Pain and fatigue take up a lot of room in your head. Right now, my mind is busy with getting through the day, with processing what happened, with recovery. There simply isn’t room or the energy to set my mind free to play with words. Right now, my mind and body need all my energy and focus as they do their best to carry me through the day, to take care of me, my cat, and my home. And right now, that takes everything I have.

Someday and hopefully soon, I’ll write about it. Until then, I’ll leave it to percolate at the back of my mind.
  
  

Comments

Rick said…
Lene, a friend of mine, once gave me the best blogging advice I have ever received. She (yes almost all of my good friends are female) said Rick; you have to write to make yourself happy. If you have nothing to say, you must be happy.

Yeah, somedays I am just too happy to write.
Judith said…
You have written very eloquently about how you cannot write. So obviously it's still there, it just needs more rest. Maybe watch this discussion between Jamie Lee Curtis and Lady Gaga for Variety and PBS’ “Actors on Actors” series:
https://www.youtube.com/watch?v=SwwBKt_DUqE

There's a bit where Jamie Lee talks about acting being the only creative profession where one is expected to make art on command. She may not have counted tasks like writing on contract.
ten said…
Thank you. I needed to hear this today.
carlascorner said…
Lene: I am sorry that you're struggling. Honestly, given everything that you went through, I'm pretty amazed you're as recovered as you are. It takes a while, especially when your body is also battling a chronic disease. (You know that, right?) I know this is frustrating for you, but just remember you are an inspiration for all of us just by example. (I know that doesn't help you, but it does make the rest of us feel better.) It will come (trust me), just probably not as quickly as some Type A personalities I know. Thanks for checking in and letting us hear from you.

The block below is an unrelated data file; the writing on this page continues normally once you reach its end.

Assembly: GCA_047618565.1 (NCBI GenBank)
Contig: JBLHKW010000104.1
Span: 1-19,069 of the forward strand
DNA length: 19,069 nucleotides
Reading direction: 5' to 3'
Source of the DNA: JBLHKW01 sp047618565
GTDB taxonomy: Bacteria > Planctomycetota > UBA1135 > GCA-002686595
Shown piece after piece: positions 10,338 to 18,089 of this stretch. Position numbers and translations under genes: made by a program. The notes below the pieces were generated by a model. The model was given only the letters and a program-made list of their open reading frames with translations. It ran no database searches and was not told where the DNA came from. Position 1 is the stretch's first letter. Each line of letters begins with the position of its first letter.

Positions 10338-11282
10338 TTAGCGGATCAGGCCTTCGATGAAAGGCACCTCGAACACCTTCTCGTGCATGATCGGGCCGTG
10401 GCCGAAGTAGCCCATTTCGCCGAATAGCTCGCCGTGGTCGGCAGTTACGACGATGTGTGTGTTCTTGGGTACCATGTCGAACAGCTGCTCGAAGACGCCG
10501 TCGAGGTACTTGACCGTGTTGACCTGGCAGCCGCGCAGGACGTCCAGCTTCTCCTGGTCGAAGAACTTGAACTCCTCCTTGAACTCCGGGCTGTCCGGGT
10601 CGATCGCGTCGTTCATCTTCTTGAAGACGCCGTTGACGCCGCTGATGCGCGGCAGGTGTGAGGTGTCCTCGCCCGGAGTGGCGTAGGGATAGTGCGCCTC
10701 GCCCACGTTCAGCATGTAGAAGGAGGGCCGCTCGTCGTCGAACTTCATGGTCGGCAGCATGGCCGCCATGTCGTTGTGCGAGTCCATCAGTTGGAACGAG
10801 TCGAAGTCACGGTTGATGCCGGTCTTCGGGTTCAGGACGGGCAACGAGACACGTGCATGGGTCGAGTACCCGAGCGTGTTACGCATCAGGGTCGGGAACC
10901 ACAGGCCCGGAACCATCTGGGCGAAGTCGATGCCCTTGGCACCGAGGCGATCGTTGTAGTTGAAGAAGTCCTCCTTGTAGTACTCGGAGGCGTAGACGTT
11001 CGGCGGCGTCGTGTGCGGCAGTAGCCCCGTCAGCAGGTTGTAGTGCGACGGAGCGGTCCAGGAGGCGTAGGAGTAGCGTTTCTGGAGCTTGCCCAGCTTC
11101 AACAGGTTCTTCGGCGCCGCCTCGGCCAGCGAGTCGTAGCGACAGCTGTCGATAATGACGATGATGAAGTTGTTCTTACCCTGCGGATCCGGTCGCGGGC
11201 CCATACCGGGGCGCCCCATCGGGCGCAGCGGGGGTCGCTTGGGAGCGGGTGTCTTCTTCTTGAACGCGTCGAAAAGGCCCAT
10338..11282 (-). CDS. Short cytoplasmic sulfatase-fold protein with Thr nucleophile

Linda Perkins said…
Love that, Rick! You (and Lene) are so right! All kinds of thoughts and feelings fuel my writing, including happiness, but there are indeed some days I just want to enjoy. Or I take out my camera (Lene, I know you do too!) and can capture some of my emotions through its lens.
Linda Perkins said…
Lene, you inspire so many of us - those of us who have RA and those of us who write. I know I can get in a funk when I haven't written, or at least journaled, in awhile. But my husband, who is a quiet introvert, has taught me much about the beauty of silence, of small touches, of communicating with they eyes, and of just taking things in - whether visually or auditorially - and enjoying them without necessarily expressing back verbally that joy. Yes, it is hard for a communicator not to communicate! But I believe in you, and know that you will get through this setback. You're in my thoughts and prayers, and I'm cheering you on!
Linda Perkins said…
Lene, you inspire so many of us - those of us who have RA and those of us who write. I know I can get in a funk when I haven't written, or at least journaled, in awhile. But my husband, who is a quiet introvert, has taught me much about the beauty of silence, of small touches, of communicating with they eyes, and of just taking things in - whether visually or auditorially - and enjoying them without necessarily expressing back verbally that joy. Yes, it is hard for a communicator not to communicate! But I believe in you, and know that you will get through this setback. You're in my thoughts and prayers, and I'm cheering you on!
Linda Perkins said…
Love that, Rick! You (and Lene) are so right! All kinds of thoughts and feelings fuel my writing, including happiness, but there are indeed some days I just want to enjoy. Or I take out my camera (Lene, I know you do too!) and can capture some of my emotions through its lens.